Andersen Nexø, Martin(redirected from Andersen Nexö, Martin)
Andersen Nexø, Martin:see Nexø, Martin AndersenNexø, Martin Andersen
, 1869–1954, Danish novelist. Born one of 11 children in a Copenhagen slum, he spent his impoverished childhood largely on the island of Bornholm. Both locales appear centrally in his novels.
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Andersen Nexö, Martin
(real surname Andersen, pseudonym Nexö). Born June 26, 1869, in Copenhagen; died June 1, 1954, in Dresden. Danish writer, son of a stonemason.
Andersen Nexo became acquainted with the ideas of scientific socialism in workers’ political circles. He was a teacher at a public school in Odense. He was first published in 1893, and his earliest works were later included in the collection Poems (1926). In 1898 he published Shadows, a book of stories; in 1903, Days in the Sun, a book of essays and stories about Spain. His novel Pelle the Conqueror (vols. 1–4, 1906–10) was mentioned by V. I. Lenin as a work of proletarian literature (see Poln. sobr. soch., 5th ed., vol. 28, p. 258). The novel Ditte, Daughter of Man (vols. 1–5, 1917–21) had a proletarian woman as its main heroine. Andersen Nexö was greatly influenced by the October Revolution and became one of the founders of the Communist Party of Denmark. In the book To Meet the New Day (1923; Russian translation, Na rassvete, 1925) he wrote about his trip to Soviet Russia (1922). He battled against the enemies of socialism (the books Two Worlds, 1934; Russian translation, 1935; and Hands Off!, 1935). During the National Revolutionary War in Spain, a battalion of the International Brigade was named after him. His friendship with M. Gorky was very important for the author.
He began his novel Morten the Red (1945—48) in occupied Denmark and finished it in Sweden, where he fled from the German occupiers in 1943. The novels Lost Generation (1948) and Jeanette (unfinished, published 1957) were sequels. Morten, the hero of the cycle, becomes acquainted with the teachings of Lenin, and this strengthens his faith in the socialist future of mankind. Andersen Nexö developed toward socialist realism in his own way. His creative method was characterized by a combination of publicistic passion, a sharply critical view of bourgeois society, and a steadfast striving to bring reality into accord with the socialist ideal.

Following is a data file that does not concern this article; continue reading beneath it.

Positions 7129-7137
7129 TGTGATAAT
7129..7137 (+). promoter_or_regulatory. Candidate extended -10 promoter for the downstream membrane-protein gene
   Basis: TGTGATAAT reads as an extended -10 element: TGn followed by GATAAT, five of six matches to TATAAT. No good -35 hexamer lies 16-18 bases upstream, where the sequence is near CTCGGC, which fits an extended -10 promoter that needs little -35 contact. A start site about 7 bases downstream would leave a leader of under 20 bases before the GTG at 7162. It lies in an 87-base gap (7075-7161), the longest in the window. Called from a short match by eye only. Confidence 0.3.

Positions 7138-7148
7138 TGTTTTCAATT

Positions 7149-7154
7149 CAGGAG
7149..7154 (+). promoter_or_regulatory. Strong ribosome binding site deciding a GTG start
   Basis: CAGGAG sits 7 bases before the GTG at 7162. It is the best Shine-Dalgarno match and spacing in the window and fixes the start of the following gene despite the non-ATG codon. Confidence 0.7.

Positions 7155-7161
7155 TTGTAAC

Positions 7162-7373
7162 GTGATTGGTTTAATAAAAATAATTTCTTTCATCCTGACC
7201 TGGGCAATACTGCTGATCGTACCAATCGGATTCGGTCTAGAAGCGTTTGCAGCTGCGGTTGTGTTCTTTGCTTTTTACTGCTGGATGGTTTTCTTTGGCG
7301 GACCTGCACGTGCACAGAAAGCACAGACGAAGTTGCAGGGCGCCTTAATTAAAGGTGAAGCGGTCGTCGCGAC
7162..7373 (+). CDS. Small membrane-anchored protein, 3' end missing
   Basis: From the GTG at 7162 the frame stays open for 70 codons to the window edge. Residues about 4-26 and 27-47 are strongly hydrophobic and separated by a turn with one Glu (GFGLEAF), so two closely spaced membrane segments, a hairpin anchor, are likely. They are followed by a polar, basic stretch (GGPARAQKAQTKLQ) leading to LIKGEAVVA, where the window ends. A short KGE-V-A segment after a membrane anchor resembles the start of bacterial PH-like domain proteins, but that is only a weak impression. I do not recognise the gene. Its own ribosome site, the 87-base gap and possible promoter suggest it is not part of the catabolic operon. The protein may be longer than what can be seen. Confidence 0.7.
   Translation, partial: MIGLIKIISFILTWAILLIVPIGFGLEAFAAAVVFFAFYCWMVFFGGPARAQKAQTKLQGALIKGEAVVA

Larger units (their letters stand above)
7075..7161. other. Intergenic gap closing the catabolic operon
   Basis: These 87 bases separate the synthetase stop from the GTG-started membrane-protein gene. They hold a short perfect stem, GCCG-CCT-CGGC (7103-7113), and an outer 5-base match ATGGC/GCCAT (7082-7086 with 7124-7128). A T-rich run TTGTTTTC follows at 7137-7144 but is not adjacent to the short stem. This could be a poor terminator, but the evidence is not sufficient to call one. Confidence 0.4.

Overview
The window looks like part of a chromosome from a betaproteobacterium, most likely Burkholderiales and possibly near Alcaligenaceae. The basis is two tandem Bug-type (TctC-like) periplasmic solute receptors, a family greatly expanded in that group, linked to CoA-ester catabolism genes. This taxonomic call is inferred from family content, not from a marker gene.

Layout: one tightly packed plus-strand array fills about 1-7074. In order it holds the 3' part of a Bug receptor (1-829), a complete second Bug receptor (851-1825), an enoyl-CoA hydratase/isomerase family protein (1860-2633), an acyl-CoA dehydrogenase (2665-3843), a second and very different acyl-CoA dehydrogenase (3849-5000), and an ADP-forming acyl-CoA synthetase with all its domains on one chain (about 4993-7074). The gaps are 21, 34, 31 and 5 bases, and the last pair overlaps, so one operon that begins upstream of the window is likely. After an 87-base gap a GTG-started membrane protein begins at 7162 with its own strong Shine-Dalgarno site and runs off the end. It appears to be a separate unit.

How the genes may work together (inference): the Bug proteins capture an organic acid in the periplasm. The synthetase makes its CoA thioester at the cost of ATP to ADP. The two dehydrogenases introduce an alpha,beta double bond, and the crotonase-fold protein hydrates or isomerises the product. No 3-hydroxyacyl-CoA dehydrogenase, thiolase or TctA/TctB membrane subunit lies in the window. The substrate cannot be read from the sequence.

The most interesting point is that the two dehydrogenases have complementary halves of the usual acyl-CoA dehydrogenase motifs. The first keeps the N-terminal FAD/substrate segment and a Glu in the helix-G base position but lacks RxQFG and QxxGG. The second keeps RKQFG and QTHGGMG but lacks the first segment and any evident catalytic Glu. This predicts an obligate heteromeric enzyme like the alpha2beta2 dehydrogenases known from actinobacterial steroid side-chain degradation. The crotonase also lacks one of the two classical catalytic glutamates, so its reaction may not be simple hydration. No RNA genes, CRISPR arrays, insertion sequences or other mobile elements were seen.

During 1944–45, Andersen Nexö lived in the USSR. In his articles (the collection Letters to a Fellow Countryman, 1945) and speeches on Radio Moscow, he called upon his compatriots to participate in the Resistance Movement. He returned to Denmark in 1945. In 1950 he was elected to the World Peace Council. He spent the last years of his life in the German Democratic Republic, whose government honored him with the National Prize. He was a member of the Committee on the International Lenin Prizes for Strengthening Peace Between Nations.
Pelle-Erobreren, [vols.] 1–2, 5th ed. [Copenhagen,] 1946.
Morten hin røde. Copenhagen, 1947.
Den fortabte generation. Copenhagen, 1948.
Ditte menneskebarn, 8th ed., vols. 1–2. Copenhagen, 1950.
In German translation:
Gesammelte Werke. Berlin, 1956.
In Russian translation:
Izbrannoe. Moscow, 1949.
Sobr. soch., vols. 1–10. Moscow, 1951–54.
Avtobiograficheskie povesti. Moscow, 1959.
Poteriannoe pokolenie. Zhanneta. Moscow, 1961.
Molodost’: Rasskazy. Moscow, 1967.
REFERENCESIllesh, B. Krasnyi viking. [Moscow,] 1940.
Chakovskii, A. Martin Andersen Nekse. Moscow, 1940.
Dymshits, A. Andersen Nekse. Moscow-Leningrad, 1951.
Neustroev, V. P. Martin Andersen Nekse. Moscow, 1951.
Krymova, N., and A. Pogodin. Martin Andersen Nekse. Moscow, 1960.
Berendsohn, W. A. M. A. Nexø’s Weg in Weltliteratur. Berlin, 1949.
Houmann, B. Drømmen om en ny verden: Martin Andersen Nexøog hans forhold til Sovjetunion. Copenhagen, 1957.
M. Andersen Nekse. Compiled by A. I. Kuz’min, M. S. Morsh-chiner, and I. V. Toksina. Moscow, 1953.
Kristensen, M. Martin Andersen Nexø bøger: En bibliografi. Copenhagen, 1948.
V. P. NEUSTROEV